Our neighbor boy, Tom Earhart, age 17, a senior at West Linn High School -- a boy whom my kids grew up with and my daughter recalls playing basketball with outside of our house, and they meandered with another neighbor boy Max Stiglich through the woods and creek by our house. Tom, the boy with the bright blue eyes and blonde hair, the boy who came over for Easter egg hunts in our backyard and who worked at the bakery his parents owned, who was in the same kindergarten and first grade classes that my daughter was in – he died two days ago in a head-on collision with a semi truck.
Tom was the passenger in the Toyota Forerunner that swerved into the semi-truck’s lane, and the family is devastated. Both families. And the community of West Linn is in shock. And so many people love Sourdough Willy’s, the bakery that Tom’s parents own. It is a neighborhood fixture, 21 years here.
It’s a place my 4-year-old Augustin and I walk to during the week for the best chocolate chip cookies and the most amazing sourdough bread. And those Sticky Buns and Grace the mom of Tom lets Augustin sneak behind the counter to assist her and always asks her, “So when are you going to get more bubble gum balls for your bubble gum machine?” and Grace Earhart always responds, “I know, I have to do that.”
And sometimes Tom and brother Al, Grace’s sons, are there at the bakery helping out and I have noticed lately how much those boys have grown and we see Will the baker there and we love that place. And their daughter Gracie, who graduated from West Linn High last year, spent many days at our house, hanging with us, baking Christmas cookies and coming to birthday parties and being like another daughter.
Gracie is the one who called me to tell me the news of her beloved brother, Tom, dying. Through tears making words hard to understand, she told me of her brother’s death. Tom was heading to spend Thanksgiving with his friend’s grandmother, and he did not make it, and he will never spend another Thanksgiving on this earth. It is a dark and rainy day.
And there is so little you can say, you can really say nothing. The only thing you can do is hug them and that is what we did, and they wept in our arms and Will said to pay it forward, to love others, to be there for them. And ask them to talk about Tom and how they found out and what stories they remember.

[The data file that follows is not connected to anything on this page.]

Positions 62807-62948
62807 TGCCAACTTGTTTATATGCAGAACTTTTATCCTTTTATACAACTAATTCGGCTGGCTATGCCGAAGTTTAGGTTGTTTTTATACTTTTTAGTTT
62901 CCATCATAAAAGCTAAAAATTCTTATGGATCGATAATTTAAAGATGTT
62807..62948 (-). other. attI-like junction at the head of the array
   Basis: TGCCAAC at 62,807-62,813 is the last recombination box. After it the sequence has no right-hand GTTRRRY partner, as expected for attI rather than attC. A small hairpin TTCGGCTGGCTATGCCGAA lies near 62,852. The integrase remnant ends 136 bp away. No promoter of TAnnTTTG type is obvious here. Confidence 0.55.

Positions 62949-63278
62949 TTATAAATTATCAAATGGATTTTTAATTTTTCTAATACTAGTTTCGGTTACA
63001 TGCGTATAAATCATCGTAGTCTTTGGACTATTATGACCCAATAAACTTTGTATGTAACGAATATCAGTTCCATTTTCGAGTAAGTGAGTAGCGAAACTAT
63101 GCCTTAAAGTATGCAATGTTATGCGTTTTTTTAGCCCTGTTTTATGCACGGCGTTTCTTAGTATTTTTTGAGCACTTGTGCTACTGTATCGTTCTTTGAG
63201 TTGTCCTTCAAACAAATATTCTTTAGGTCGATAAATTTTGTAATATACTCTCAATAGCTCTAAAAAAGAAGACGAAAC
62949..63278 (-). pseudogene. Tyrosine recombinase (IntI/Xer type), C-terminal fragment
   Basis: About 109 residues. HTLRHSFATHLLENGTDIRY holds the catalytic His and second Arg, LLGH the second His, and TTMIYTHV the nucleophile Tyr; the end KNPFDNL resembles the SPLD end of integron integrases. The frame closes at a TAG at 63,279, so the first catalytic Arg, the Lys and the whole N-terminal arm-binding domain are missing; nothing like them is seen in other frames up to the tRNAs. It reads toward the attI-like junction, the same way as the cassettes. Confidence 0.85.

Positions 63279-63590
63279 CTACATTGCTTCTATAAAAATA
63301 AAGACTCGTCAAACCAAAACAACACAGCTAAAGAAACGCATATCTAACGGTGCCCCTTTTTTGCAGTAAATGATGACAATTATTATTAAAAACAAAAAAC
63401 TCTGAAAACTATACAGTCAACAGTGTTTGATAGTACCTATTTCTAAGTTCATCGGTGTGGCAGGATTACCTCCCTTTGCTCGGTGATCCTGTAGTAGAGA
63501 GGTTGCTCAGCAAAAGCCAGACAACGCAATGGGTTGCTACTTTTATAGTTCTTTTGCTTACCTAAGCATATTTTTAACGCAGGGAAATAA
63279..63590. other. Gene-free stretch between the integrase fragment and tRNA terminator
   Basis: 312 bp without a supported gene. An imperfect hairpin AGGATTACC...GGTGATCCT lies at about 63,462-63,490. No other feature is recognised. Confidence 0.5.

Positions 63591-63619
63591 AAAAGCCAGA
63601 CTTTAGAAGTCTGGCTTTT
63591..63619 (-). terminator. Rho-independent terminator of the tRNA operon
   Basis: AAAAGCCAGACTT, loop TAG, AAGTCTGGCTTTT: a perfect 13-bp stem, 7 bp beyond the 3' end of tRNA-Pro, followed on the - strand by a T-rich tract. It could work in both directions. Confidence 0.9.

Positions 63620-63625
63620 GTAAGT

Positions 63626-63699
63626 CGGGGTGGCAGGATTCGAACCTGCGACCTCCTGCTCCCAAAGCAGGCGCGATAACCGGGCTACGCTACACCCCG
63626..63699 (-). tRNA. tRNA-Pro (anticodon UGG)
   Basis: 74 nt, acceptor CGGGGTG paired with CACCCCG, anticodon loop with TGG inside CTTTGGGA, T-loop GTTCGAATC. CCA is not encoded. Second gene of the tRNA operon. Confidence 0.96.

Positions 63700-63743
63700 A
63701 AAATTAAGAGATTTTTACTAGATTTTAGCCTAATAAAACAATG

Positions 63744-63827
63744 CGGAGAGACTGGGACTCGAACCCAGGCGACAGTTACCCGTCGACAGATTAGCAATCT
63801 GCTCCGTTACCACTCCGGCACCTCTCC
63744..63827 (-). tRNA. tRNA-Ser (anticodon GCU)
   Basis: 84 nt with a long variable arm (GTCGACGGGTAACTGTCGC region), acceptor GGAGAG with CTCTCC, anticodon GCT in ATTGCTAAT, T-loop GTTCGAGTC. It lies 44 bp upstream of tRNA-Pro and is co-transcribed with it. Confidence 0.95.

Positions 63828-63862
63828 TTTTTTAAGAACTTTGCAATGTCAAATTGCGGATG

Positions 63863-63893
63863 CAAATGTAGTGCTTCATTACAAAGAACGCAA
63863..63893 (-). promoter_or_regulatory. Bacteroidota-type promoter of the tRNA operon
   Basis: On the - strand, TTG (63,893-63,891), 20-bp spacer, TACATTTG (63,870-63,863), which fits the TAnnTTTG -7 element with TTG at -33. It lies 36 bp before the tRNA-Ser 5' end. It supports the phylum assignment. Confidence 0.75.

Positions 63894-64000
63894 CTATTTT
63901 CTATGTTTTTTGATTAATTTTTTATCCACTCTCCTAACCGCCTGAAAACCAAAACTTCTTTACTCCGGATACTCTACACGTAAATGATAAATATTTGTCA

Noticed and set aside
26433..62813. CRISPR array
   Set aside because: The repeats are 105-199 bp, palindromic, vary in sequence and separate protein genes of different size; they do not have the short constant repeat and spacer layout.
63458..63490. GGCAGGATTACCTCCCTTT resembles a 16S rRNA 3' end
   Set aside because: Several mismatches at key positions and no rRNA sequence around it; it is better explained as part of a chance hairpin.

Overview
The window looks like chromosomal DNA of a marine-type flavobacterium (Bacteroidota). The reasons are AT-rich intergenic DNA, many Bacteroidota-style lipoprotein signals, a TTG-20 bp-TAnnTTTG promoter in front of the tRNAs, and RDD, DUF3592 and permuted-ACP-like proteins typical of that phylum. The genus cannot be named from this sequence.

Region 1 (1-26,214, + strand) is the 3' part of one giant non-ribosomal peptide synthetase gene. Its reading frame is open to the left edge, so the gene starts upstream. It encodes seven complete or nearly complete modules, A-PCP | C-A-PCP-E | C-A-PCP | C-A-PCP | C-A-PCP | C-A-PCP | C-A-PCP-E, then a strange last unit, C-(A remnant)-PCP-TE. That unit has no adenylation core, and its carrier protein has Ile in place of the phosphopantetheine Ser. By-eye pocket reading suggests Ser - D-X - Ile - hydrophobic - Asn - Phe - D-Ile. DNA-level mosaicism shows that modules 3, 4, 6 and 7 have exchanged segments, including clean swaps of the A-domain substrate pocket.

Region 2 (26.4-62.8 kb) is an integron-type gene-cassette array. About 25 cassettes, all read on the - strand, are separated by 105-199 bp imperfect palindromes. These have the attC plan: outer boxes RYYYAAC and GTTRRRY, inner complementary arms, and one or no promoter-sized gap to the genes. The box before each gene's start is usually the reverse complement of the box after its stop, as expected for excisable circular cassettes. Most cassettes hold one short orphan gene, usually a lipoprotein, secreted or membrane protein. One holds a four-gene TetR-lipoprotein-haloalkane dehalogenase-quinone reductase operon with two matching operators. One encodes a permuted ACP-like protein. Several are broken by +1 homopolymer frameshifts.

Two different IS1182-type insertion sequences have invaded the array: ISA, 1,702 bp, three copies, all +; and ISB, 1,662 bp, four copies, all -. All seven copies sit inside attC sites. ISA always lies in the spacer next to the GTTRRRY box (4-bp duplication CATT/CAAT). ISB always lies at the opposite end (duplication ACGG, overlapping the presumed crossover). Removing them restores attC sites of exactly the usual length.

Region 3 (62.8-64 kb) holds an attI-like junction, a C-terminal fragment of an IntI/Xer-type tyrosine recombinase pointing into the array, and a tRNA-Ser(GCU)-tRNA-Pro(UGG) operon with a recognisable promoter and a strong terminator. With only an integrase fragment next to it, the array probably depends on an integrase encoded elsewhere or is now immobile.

Grace told me of the knock on the door, when the State Trooper came to her door with a hard knock at 10 at night to tell her the news and she did not know what to think of the police at her door and they told her point blank that Tom died in a head on collision on the way to Klamath Falls and she was stunned. This does not happen to us. As a parent, the pain is so deep and there is nothing that can take that void away, and you feel so deeply for them. My daughter, also 17, drives a lot and sometimes she talks about road trips with her friends and I get afraid for her yet I know I cannot shield her and she has wings and loves adventure, and as parents we are glad our children want to experience life, so we let them go.
And say a prayer to God.
And give thanks for each and every day we have with our precious children, the most amazing gift from God.

Friday, November 16, 2007

Flexibility is Key to Parenting -- and writing - The Oregonian REAL-LIFE MOM COLUMN

Real-Life Mom-By Cornelia Seigneur
"Flexibility is the key fusing parenting and writing"
Thursday, November 08, 2007

By Cornelia Seigneur W hen I'm asked how I keep up with parenting five children alongside my writing career, I realize I have no easy formula, kind of like my mothering. I do a lot by instinct, by learning along the way, by love and passion and prayer.
I have never been one for parenting books by expert Ph.D.s, and I do not think my mother was either. I take after her outside-the-box approach, looking at situations individually and flexibly. For me, there's no book of rules for parenting -- or writing -- or how to fuse the two.
Fusing being a writer and being a mother is like breathing -- both are just part of who I am. And combining the two is something that I figure out day by day, circumstance by circumstance, with a lot of heart and learning as I go.
Take a recent Tuesday. I had been working on a magazine story and waiting for a phone interview with a gentleman from a government agency in Salem; we'd been playing phone tag for days and finally had the chance to connect.